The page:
Maybe not today, maybe not tomorrow, but someday I hope all filmmakers will realize that when a major character talks to someone out of earshot in a movie, it is instantly telling the audience that "All is not what it seems." The movie starts with Winona Ryder and John Gallagher Jr on their way to a weekend retreat at an AirBNB he booked, but when they get there they see another couple has seemingly also booked the joint. Gallagher goes to talk to the other couple while Winona waits in the car for a minute, and the camera stays with her, not allowing us to hear what we're supposed to think is a conversation that's essentially "Hi I think there's been a mixup..." So we know Gallagher's hiding something, a fact that the movie waits another 30-40 minutes to spell out for us. We're repeatedly told that the cell service is "spotty" up there, but why he didn't just text the people to tell them about the change in plans is just one of the many times in the movie where we need to accept that no one in this movie acts like a normal human being, because otherwise the plot wouldn't work. That said, it's still engaging enough due to Winona's performance, as well as Dermot Mulroney as the home's actual owner, a burnt out hippie type who walked away from a promising biowhatever career in Silicon Valley. The two of them confronting their age and feeling old compared to their younger co-stars (yes, Gallagher being much younger than Ryder is a plot point, not a weird casting decision) resonated with me, enough to mostly forgive the shaky structure that jumps between two timelines when it feels like answering a question or two. It's not as simple as "Gallagher wanted to get rid of her" or something, I'll give it that much, but there's still a hefty chunk where we are way ahead of Ryder, which is never the best idea. Once Mulroney enters the story in full force it picks up, I just wish the movie didn't have to win me back. And the end is a bit of a copout; without spoiling anything, Ryder says something that I thought was daring, but turns out to be a ruse - I woulda just gone with it! Why not?

My last movie at the fest was also my least favorite; what a sad way to end my time there. Ever see Yoga Hosers? It's basically the same thing, with two slacker girls/besties working at a dead-end job (an ice cream stand in this case) encountering all kinds of supernatural oddities. It starts off OK, with one of them having been bitten by a werewolf and convinced they're going to change that night, with the other friend standing guard to make sure she doesn't hurt anyone, only for them to inadvertently kill (shoot) their friend who was attempting to scare them - the idea of people being afraid of monsters and end up in some kind of Coen-y "the bodies keep piling up" situation with zero monsters would be a lot of fun! But no, there IS a werewolf. And a witch. And a sasquatch. And a cult, for good measure. It just gets tiresome before it's even half over, and the scattered laughs get less and less frequent (and less funny to boot). It's directed by Sung Kang for some reason (he has no other credits in the film, so it's not like it's some passion project), so it will draw some attention due to that, but otherwise I'm not quite sure who the target audience is for this, as it's fully R rated but has a plot that seems like someone jammed together five Goosebumps episodes, with some actors (the old guy who runs the ice cream place in particular) seemingly not getting the memo that it's NOT meant for 8 year olds. A very weird project, albeit not entertaining enough to warrant a curiosity viewing.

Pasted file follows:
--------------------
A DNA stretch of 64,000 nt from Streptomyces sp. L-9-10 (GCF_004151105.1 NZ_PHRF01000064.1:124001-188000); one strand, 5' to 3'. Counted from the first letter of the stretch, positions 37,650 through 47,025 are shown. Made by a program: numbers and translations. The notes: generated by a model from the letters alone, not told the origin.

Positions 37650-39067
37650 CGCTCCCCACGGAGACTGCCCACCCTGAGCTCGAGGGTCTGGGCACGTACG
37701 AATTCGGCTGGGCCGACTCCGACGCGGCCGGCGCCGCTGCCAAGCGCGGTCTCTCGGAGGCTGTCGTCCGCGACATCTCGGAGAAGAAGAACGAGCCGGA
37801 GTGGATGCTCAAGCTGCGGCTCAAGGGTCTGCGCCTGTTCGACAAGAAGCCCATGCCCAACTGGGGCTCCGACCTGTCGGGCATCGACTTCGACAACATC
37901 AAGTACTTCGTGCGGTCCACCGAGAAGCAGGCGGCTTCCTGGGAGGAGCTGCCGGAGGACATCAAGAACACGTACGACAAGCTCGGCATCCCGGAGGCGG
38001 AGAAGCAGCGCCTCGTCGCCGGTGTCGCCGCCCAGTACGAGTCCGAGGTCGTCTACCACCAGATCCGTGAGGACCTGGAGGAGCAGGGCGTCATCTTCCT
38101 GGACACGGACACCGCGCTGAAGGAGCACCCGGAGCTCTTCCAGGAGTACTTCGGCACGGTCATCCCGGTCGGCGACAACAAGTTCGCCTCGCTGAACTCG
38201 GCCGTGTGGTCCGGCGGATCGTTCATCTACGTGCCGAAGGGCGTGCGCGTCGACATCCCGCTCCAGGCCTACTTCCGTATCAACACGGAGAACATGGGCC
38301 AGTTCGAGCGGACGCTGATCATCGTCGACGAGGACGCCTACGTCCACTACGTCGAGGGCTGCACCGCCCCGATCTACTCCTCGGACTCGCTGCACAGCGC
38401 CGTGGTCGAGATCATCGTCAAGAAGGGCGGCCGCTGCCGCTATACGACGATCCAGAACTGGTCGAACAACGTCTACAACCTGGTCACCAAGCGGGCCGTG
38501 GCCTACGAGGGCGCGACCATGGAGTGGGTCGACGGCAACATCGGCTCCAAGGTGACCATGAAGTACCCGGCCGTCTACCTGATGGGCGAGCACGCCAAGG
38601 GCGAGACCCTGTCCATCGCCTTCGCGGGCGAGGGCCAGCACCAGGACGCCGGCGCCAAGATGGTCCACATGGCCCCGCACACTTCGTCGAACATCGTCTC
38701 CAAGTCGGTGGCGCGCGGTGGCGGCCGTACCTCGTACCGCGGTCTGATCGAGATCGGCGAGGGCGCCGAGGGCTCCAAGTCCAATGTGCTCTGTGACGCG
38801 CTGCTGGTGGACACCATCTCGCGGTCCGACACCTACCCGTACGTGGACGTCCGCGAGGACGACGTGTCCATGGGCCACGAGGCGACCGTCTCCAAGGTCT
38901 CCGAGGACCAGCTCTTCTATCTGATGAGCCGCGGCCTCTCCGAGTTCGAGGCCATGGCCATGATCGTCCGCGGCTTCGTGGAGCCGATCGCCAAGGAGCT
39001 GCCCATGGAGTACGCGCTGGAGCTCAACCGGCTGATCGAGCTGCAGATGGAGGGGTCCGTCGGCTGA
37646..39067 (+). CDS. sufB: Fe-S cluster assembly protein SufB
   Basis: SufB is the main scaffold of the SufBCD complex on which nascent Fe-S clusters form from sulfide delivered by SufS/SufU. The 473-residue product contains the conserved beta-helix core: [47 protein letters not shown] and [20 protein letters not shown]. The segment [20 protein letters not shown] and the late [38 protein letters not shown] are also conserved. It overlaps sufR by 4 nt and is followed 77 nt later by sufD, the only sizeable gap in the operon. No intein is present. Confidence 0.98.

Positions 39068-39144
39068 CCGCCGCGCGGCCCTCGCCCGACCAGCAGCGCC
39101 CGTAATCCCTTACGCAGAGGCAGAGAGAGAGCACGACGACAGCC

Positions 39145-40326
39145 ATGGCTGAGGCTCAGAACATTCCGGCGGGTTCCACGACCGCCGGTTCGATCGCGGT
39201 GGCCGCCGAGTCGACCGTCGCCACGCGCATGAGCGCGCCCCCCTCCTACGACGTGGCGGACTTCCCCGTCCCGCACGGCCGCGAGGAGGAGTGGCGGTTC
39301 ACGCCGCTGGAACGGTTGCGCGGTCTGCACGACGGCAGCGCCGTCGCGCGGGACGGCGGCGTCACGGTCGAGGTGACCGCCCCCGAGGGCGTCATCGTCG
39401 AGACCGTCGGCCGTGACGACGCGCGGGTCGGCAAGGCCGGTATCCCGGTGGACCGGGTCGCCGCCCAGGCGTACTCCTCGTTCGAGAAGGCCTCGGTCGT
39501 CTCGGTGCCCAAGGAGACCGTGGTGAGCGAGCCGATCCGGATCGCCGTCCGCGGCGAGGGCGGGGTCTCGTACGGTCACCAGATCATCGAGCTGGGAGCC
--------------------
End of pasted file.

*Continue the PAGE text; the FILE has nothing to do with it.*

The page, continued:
Anyway, like I said I wasn't attending as press, so I didn't have access to screeners or anything that might have allowed me to see more. But that's OK - I'm also trying to get through "the pile" in speedier fashion than I have been, so it's not like I'm hurting for anything to watch. Hopefully the audience winners (Sissy and Deadstream) find their way to Shudder or Netflix or whatever in due time and I can check them out on my own time. Until then, I was happy to be there if not always up to my full strength/energy, and look forward to returning someday under what I hope will be better circumstances re: pandemic and weather so I can fully embrace the joy that is the city itself, and festing with friends (one of whom indeed had to back out at the last minute due to getting covid :( ).

What say you?